Georges Seurat’s Romantic Relationship with Madeleine Knobloch
Georges Pierre Seurat was a famous French post-Impressionist artist during the 19th century. He is the creator of prominent painting techniques that are commonly used today. Seurat’s paintings are full of texture and bright colors; most are of France and all its cultural beauties such as music, architecture, and landscapes of France.
Georges Seurat’s pointillism technique stands out in his paintings; it is responsible for the unique texture of each artwork. He changed the direction of modern art by devising Neo-Impressionism and is one of the icons of the 19th-century art movement. Seurat also initiated the technique known as chromoluminarism, and he used contÃ© crayon for drawings on paper with a rough surface.
Georges Seurat died at age 31 after falling ill. Thankfully, before his death, Seurat was a successful artist with a good reputation who enjoyed the fruits of his labor. Two years before his untimely death, Seurat painted a portrait of a beautiful woman named Madeleine Knobloch. It is believed that Madeleine was more than just a model to Seurat and there was a secret affair between them.
Young Woman Powdering Herself
This oil on canvas painting was completed between 1889â€“90, a year before Seurat’s death. The painting depicts the artist’s mistress Madeleine Knobloch powdering her nose in front of a small dresser. A mirror with a bamboo frame is on the wall right behind the woman. A table with a vase of flowers can be seen in the mirror.
In 2014 using advanced image technology, it was revealed that Seurat had painted himself at his easel in the reflection of the mirror. Later, Georges Seurat painted a table and flowers to cover his portrait. This incredible portrait is the only known self-portrait of the renowned Seurat.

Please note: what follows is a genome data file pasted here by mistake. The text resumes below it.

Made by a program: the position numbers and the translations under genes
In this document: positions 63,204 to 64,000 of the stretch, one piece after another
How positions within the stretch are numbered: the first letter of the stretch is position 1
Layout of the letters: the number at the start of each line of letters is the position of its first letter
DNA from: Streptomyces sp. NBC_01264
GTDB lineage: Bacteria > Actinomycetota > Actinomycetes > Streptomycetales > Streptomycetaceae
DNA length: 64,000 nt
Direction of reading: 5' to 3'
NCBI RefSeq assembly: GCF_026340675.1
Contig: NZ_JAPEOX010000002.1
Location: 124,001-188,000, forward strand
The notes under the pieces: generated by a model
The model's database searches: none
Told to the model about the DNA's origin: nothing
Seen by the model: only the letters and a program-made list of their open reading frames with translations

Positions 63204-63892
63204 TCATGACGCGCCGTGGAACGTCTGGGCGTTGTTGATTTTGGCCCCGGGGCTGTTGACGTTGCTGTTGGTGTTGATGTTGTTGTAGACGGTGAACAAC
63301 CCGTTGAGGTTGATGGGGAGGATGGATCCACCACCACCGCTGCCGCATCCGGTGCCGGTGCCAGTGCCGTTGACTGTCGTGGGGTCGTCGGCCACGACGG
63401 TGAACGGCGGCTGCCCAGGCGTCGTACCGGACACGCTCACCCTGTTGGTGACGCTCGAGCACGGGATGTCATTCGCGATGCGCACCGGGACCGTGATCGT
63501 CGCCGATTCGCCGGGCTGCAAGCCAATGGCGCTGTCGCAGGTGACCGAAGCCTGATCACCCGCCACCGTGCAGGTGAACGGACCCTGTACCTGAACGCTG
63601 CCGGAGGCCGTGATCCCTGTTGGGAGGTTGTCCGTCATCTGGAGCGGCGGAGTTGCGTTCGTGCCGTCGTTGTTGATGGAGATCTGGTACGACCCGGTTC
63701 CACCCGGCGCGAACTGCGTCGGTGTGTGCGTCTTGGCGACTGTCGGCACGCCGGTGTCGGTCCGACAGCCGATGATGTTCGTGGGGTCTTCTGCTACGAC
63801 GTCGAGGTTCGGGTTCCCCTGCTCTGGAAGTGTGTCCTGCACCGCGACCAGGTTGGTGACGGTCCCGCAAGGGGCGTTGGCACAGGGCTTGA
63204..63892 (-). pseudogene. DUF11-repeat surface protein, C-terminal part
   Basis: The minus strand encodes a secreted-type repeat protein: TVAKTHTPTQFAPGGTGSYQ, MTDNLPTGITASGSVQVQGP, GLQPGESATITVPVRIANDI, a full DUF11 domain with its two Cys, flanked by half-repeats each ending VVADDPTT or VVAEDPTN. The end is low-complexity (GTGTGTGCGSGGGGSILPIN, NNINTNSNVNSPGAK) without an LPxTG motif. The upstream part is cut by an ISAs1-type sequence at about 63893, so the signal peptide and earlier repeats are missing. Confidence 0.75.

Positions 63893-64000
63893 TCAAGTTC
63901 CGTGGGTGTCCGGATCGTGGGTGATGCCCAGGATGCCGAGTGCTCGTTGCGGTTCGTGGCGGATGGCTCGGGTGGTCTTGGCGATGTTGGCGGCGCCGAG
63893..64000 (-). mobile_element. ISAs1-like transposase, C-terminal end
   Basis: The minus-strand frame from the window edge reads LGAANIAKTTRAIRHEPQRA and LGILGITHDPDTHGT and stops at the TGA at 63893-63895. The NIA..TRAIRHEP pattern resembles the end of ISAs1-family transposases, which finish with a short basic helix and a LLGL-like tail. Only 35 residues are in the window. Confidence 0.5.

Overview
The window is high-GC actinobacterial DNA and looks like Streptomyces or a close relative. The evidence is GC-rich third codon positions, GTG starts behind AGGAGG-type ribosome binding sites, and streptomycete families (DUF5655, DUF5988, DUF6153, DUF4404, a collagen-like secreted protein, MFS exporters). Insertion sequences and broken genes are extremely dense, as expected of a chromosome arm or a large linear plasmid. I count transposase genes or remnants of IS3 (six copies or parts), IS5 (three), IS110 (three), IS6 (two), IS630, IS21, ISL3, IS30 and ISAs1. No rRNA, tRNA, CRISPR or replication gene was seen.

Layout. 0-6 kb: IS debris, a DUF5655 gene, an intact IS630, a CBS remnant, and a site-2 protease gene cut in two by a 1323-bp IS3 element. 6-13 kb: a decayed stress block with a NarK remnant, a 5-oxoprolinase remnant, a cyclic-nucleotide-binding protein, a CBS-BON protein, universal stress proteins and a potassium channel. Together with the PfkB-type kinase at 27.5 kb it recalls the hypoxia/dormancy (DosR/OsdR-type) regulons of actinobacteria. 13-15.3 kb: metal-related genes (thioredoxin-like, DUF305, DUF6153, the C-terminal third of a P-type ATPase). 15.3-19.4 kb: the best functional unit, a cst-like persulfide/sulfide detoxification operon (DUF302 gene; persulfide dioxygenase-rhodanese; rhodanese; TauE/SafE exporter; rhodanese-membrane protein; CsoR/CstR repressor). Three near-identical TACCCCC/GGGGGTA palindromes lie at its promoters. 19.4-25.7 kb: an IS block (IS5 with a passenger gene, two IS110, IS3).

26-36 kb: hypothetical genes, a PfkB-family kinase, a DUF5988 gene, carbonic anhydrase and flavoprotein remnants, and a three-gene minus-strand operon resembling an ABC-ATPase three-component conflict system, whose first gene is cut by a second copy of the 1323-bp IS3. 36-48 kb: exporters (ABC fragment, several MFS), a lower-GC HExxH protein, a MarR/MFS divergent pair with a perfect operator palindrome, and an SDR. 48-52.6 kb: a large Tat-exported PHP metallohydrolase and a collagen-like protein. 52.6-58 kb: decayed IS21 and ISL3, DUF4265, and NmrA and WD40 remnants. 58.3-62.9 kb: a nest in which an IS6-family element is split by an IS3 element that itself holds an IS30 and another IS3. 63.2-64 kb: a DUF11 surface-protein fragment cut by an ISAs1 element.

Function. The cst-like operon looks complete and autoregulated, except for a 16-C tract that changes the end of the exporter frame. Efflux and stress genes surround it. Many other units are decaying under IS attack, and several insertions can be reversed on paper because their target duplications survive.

This George Seurat painting makes use of the famous pointillism technique. Pointillism is a masterful technique of painting in which small, distinct dots of color are applied in patterns to form an image. Instead of having a flat 2D appearance, the artwork has a rough texture which marks Seurat’s unique style.
The painter never married, although Madeleine Knobloch was considered his common-law wife. According to Britannica, Seurat and Knobloch lived together in Paris. However, the pair went through great efforts to hide their relationship.
This painting is undoubtedly Seurat’s most famous painting. Georges began the artwork in 1884 and completed it in 1885, but he reworked the landscape and finished the final piece in 1886.
A Sunday Afternoon on the Island of La Grande Jatte
Sunday Afternoon on the Island of la Grande Jatte 1886 – Georges Seurat
In Paris, Sunday was the day to escape the city heat. And revel under the shade of the trees and the cool breezes that came off the river. People of all ages and classes can enjoy the peace the river offers.
A few odd things can be seen, such as two soldiers walking along the riverbank, a woman knitting, and a man playing the trumpet. The border of the painting is in inverted color depicting the world around them as opposite from the way of life they lead.